Drawn to Penn by Amy Gutmann’s bold Penn Integrates Knowledge (PIK) initiative, these professors stand together as a proud emblem of Penn’s great purpose: teaching and research that integrate knowledge for the benefit of humankind.
|LEFT TO RIGHT, FROM THE TOP:|
Philippe Bourgois, the Richard Perry University Professor
President Amy Gutman, the Christopher H. Browne Distinguished Professor
Christopher Murray, the Richard Perry University Professor
Karen Glanz, the George A. Weiss University Professor
John Jackson, the Richard Perry University Professor
Robert Ghrist, the Andrea Mitchell University Professor
Adrian Raine, the Richard Perry University Professor
John Gearhart, the James W. Effron University Professor
Shelley Berger, the Daniel S. Och University Professor
Sarah Tishkoff, the David and Lyn Silfen University Associate Professor
Jonathan Moreno, the David and Lyn Silfen University Professor
Barbara Mellers, the I. George Heyman University Professor
Philip Tetlock, the Leonore Annenberg University Professor
Ezekiel Emanuel, the Diane v.S. Levy and Robert M. Levy University Professor
Dorothy Roberts, the George A. Weiss University Professor
Consummate collaborators, inventive problem solvers, PIK professors hold dual appointments within Penn’s twelve schools, creating a signature “ecosystem of innovation” that reaches beyond the classroom, across disciplines, and into the most pressing challenges of our day.
They are, along with Penn faculty and students, alumni and friends, changing the way we teach, learn, and act -- on this campus and beyond.
SUPPORT FACULTY ENDOWMENT.
Endowed PIK professors have been recruited to Penn since 2006, with more on the way, positioning Penn at the forefront of attracting exceptional teacher-scholars. Join the remarkable men and women who are supporting this top campaign priority.
Katherine Kuchenbecker is one of Penn's youngest professors. She is also among its most celebrated.
|Katherine Kuchenbecker is the Skirkanich Assistant Professor of Innovation in Mechanical Engineering and Applied Mechanics. She researches the design, control, and performance of robotic systems that enable a user to touch virtual objects and distant environments as though they were real and within reach. By studying applications such as robot-assisted surgery, smart prosthetics, educational computer games, and driver assistance, Katherine seeks to improve our understanding of haptic feedback and uncover new opportunities for its use in interactions between humans, computers, and machines.|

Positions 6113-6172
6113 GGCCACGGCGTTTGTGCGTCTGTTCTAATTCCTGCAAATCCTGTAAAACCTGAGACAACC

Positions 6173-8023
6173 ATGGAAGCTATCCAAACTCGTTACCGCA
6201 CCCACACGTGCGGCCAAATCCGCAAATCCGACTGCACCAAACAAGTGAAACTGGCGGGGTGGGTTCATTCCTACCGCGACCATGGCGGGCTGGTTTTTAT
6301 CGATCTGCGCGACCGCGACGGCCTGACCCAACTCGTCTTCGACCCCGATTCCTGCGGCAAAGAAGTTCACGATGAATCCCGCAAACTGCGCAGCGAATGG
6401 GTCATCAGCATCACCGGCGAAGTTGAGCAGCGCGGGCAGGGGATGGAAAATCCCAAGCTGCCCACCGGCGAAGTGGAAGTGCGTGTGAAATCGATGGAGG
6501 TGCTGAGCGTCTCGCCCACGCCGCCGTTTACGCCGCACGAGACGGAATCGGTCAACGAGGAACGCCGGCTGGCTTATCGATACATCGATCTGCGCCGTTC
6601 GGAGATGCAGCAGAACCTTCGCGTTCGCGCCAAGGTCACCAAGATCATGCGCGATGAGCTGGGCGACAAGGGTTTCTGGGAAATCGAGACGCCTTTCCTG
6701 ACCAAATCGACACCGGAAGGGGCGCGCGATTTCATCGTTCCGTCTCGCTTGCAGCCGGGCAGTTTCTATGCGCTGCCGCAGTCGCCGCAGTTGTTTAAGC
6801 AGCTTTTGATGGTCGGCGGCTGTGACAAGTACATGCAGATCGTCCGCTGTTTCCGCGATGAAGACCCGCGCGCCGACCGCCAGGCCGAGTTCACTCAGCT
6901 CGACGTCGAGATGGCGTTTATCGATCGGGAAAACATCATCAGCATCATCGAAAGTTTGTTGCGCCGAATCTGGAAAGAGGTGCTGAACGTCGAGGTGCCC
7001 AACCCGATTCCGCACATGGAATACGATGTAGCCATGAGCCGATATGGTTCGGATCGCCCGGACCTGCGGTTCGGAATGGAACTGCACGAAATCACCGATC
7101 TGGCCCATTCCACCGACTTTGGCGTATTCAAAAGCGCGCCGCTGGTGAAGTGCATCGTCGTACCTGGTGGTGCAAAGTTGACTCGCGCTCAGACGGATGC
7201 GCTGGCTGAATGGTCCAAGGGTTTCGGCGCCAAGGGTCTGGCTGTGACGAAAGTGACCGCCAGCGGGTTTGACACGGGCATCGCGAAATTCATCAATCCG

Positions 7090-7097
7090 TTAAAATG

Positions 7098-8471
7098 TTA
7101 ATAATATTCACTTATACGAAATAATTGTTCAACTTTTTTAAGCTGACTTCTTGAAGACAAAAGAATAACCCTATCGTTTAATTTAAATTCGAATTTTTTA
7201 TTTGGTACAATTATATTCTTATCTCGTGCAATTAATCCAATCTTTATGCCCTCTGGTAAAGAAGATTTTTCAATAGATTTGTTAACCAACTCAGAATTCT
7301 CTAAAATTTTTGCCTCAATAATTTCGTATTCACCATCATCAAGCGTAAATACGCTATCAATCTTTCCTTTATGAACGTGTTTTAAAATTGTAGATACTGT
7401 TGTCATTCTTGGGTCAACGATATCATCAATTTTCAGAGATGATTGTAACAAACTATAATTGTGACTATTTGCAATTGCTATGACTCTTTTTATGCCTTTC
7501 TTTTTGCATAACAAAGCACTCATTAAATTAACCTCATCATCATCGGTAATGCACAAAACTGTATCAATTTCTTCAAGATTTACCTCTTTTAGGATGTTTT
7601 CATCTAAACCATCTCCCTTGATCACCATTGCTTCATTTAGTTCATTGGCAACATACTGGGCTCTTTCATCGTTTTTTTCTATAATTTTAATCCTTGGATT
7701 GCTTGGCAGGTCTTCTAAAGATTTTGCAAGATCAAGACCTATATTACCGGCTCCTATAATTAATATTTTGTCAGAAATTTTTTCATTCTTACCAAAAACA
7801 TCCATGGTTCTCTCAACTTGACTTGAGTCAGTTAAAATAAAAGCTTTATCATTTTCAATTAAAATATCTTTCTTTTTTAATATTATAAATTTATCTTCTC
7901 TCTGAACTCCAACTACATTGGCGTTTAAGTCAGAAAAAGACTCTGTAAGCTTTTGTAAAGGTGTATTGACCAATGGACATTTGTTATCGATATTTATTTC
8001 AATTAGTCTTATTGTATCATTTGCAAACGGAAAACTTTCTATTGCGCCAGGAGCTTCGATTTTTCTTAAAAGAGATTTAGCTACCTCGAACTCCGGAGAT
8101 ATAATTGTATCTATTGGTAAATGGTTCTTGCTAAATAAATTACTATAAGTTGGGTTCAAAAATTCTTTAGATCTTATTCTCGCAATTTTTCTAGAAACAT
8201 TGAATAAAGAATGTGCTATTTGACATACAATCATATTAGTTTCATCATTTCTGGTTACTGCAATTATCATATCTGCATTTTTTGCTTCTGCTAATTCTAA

A pioneer in the burgeoning fields of haptics and teleoperation -- the study of touch and the design of robotic systems that can create compelling mechanical illusions -- Kuchenbecker was highly recruited right out of graduate school, receiving offers at five top universities. But it was Penn's that she accepted, drawn by the University's unique community of scholars, rich opportunities for collaboration, and that rarest of commodities: an endowed assistant professorship.
Among Penn's most powerful tools in the battle for rising stars, an endowed assistant professorship offers a young faculty member the prestige of a named position, vital resources for research, and a strong sense of University commitment at one of the most challenging periods in her academic life.
"From the beginning it was very clear that Penn was willing to invest in me and in my future," says Kuchenbecker, "I interviewed at a lot of schools, and there are many great universities in the world, but Penn is truly special. There's excellence across the board in all the different disciplines, departments, and schools that really makes it clear that you are part of a vibrant, multifaceted community."
Recruiting and retaining superb faculty members, particularly in a highly competitive market, requires the resources and distinction that can only be provided through professorships, endowed and term. Endowed faculty positions help Penn attract and retain the very best teacher-scholars, those at the pinnacle of their careers as well as those just beginning their ascent.
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